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Thursday, October 7, 2010

Oxygen – A review

At long last, I’m reviewing the first of many (nice!) Glulx games! Glulx games and Z-code games are actually pretty similar beasts, considering they both compile the same programming code. But Glulx has multi-media capacity and also allows for much larger (memory-wise) games than Z-code interpreters do. The larger the code, the more work one can (sometimes falsely) assume the writer put into the game. That or they have pictures and sounds! Either way, I’m looking forward to some good Glulxy action!

So get those lungs ready and join me for a big heaping breathful of “Oxygen”.

Note: My reviews give away everything that can be given away. Endings, solutions to puzzles, etc. If you have any plans on possibly playing this game at some point in the future, do that first before reading further.

Final Verdict: …And we’re back. A game that balances puzzles, story, and cool mechanics in a sinfully playable package brings us back to quality games I can whole-heartedly recommend.

Full review after the jump:

Well, that’s more like it! This was a really fun game! A bit short, but fun nonetheless. It was so short, in fact, I played it again to see what would happen if I made a different decision and more importantly, knew what I was actually doing!

So the last review I lamented the fact that I wasn’t so good at puzzles, but this game was pretty puzzly, with a big complicated looking (though actually not that complicated once you figured out what was going on) engineering puzzle. And I didn’t consult the hints once, though it took me quite a while to figure out how to deal with that stupid safety cable. Moreover, it was tied to a surprisingly gripping plot of life and death and competing loyalties. It was really an excellent balance. All that and the entire game played out in one room. Pretty snazzy stuff.

So, you play a miner trapped by an explosion dealing with a diminishing air supply. I wonder if the author knew his story would be so unfortunately timely. Of course, you’re not a stuck in the caves of South America. You’re on a galactic mining colony from the empire of yadda-yadda-yadda-space-opera-blah-de-blah. But pretty quickly the story sets forth a pretty dramatic dilemma.

The explosion is said to be caused by a group of picketing miners cut off from the rest of the colony by the Chief who has labeled them traitors. Since the colony is sectioned off into one-third strikers, two-third workers, the question for you becomes: who gets the air?
Oh wait, wrong kind of "Air Supply"...

The air is leaking from an enormous air tank and every three turns a big chunk of it get siphoned off, via some ratio into the colony’s tank, the striker’s tank, or out into the cold vacuum of space. You have a limited control how this oxygen gets divvied up, but it’ll take some figuring out of various control cards and in the meantime you’re dealing with orders barked out from an inaccessible intercom and the arrival of an unexpected visitor.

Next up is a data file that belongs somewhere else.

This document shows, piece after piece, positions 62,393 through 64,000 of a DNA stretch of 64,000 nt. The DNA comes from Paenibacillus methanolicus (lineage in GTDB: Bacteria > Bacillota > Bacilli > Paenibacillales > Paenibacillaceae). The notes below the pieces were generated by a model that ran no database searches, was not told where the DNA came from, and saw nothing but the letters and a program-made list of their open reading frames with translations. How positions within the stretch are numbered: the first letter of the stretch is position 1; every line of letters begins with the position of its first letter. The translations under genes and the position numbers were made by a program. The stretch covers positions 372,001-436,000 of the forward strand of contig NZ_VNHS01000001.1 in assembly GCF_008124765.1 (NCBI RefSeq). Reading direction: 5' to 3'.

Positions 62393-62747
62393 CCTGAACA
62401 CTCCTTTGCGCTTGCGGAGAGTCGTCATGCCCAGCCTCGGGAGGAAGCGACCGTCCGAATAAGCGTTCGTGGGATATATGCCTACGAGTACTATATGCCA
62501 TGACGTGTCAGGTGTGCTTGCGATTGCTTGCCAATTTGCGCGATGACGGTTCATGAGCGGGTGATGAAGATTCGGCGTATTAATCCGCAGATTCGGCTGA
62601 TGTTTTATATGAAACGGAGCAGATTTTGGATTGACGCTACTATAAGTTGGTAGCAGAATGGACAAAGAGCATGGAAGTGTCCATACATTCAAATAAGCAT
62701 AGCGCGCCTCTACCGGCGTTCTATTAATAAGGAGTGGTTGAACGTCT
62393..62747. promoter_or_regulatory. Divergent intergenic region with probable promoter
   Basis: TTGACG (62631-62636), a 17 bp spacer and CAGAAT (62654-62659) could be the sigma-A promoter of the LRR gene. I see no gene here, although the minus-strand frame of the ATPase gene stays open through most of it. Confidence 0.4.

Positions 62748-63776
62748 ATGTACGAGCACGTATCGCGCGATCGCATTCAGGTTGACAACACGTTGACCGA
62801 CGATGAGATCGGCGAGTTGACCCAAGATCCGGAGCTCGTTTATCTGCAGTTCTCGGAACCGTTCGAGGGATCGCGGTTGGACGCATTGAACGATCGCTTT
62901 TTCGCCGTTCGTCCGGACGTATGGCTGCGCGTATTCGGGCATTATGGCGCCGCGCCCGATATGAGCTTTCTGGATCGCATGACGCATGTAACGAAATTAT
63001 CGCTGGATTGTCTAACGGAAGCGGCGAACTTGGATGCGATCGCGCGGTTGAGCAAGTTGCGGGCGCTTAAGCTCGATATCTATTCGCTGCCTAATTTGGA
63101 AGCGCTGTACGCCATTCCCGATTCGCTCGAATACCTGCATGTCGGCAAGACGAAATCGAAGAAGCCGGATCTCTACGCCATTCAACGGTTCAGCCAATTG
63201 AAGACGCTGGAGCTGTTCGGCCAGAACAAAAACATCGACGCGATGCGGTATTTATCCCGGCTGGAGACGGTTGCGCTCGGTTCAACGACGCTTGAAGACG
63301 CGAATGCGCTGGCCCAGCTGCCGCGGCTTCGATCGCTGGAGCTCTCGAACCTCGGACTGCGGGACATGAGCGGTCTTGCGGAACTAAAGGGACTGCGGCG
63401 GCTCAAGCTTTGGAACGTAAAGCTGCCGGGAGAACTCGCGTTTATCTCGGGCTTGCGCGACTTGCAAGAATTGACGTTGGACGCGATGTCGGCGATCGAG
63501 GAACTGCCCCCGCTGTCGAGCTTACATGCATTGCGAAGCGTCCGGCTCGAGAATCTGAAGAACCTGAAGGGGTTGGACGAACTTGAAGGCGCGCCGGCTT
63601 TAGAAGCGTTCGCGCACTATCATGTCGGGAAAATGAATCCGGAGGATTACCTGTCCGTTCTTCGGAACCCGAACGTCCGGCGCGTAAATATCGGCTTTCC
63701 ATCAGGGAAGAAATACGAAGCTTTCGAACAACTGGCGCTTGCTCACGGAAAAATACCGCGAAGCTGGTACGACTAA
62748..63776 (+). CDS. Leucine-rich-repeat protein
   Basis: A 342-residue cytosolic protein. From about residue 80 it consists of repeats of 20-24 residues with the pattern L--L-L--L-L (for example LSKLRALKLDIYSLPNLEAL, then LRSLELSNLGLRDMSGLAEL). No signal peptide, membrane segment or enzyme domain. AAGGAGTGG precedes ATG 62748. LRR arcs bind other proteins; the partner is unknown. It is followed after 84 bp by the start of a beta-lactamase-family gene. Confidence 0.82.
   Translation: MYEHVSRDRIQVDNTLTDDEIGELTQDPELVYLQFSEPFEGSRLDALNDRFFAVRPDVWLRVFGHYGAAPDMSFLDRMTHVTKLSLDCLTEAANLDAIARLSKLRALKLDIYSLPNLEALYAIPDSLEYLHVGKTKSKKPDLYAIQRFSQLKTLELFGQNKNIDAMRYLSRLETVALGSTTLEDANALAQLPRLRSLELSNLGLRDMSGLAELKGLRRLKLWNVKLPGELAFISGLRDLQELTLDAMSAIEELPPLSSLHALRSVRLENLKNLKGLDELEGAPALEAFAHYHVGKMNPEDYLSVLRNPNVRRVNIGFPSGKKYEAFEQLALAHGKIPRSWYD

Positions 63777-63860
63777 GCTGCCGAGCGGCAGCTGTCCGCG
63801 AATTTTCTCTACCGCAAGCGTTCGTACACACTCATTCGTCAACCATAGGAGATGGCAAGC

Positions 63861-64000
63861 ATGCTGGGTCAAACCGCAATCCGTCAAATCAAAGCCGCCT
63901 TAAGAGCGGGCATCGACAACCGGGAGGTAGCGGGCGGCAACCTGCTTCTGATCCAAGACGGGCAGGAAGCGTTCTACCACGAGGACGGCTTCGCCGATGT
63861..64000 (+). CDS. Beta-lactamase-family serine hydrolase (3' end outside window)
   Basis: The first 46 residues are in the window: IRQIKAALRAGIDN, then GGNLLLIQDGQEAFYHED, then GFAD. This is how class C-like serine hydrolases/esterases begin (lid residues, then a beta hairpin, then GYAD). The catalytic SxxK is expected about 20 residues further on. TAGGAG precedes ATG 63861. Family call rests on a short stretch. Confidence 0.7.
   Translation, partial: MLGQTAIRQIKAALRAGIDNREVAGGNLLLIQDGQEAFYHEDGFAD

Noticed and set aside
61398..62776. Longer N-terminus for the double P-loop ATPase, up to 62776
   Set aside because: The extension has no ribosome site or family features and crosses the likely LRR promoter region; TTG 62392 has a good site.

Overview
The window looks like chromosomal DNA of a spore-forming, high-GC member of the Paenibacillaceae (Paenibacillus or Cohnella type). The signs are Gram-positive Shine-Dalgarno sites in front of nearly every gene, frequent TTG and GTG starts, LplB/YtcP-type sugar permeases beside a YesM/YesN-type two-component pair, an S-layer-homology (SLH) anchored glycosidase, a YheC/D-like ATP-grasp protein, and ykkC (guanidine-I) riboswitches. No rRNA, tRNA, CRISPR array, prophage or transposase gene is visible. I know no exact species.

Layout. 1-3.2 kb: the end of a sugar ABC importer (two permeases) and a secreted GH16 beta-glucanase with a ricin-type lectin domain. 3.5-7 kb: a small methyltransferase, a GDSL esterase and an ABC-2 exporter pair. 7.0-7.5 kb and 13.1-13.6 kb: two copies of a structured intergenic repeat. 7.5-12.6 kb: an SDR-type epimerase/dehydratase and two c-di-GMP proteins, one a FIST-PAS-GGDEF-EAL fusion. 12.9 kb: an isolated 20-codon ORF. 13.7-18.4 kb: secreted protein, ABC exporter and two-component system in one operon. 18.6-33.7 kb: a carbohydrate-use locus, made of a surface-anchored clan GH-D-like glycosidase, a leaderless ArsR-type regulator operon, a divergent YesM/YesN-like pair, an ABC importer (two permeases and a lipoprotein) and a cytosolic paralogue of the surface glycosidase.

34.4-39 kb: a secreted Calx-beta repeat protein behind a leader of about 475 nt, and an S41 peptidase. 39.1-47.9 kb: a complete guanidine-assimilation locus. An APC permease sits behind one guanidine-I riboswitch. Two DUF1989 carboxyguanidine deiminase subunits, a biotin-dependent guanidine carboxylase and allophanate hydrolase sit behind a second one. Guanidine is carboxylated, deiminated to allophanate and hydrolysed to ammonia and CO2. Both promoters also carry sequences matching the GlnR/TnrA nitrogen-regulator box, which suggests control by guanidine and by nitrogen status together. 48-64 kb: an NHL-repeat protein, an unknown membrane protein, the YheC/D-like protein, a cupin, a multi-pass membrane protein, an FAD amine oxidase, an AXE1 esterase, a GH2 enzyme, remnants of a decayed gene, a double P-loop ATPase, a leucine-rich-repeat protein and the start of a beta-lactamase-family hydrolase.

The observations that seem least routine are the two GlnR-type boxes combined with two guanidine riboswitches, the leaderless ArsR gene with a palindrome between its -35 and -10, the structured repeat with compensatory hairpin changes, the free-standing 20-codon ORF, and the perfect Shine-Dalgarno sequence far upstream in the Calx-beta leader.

It’s a really fun game, and because of the ticking time bomb, it never gets boring. Just when you’ve figured out how things work on the puzzle dimension, a story element crops up to distract you afresh.

Did I mention this game has sounds? Well, it does, and they’re small but effective and I thought they made a very nice addition to the game in general. I wish more games would incorporate sounds in their games (and by sounds, I do not mean annoying MIDI music that I can’t turn off, programmers).

All in all, there are only a few things to nitpick. The game is very short, which makes sense, since after all there’s literally a ticking clock running throughout the thing. (I wonder what would happen if you deliberately let all the air escape, dooming both sides to annihilation. I’ll try that after writing this post!) But it was so short that I was a little sad to have it over (which is probably better than wearing out your welcome, I suppose).

Also, the choice you have regarding allegiances is pretty binary, and more specifically (and maybe it’s my leftist leanings) but pretty obvious which side the author favors. It might have been more interesting if things had been a bit grayer? I don’t know.

But I’m quibbling. I enjoyed the game thoroughly. I’m only going to give it a seven, because while it did all the above things, it was too short and the puzzles were ultimately not challenging enough (and this game did rely on it’s one big puzzle). Plus the story wasn’t as engrossing as some of the best. But these are all quibbles and this was a great fun game. After a couple of mediocre entries this was a pleasant way to get back to form.

Go play Oxygen. You’ll have a good time. (Though I suppose if you haven’t already played it, then I’ve already ruined a good chunk of the experience for you. What did I tell you about reading spoilers????)

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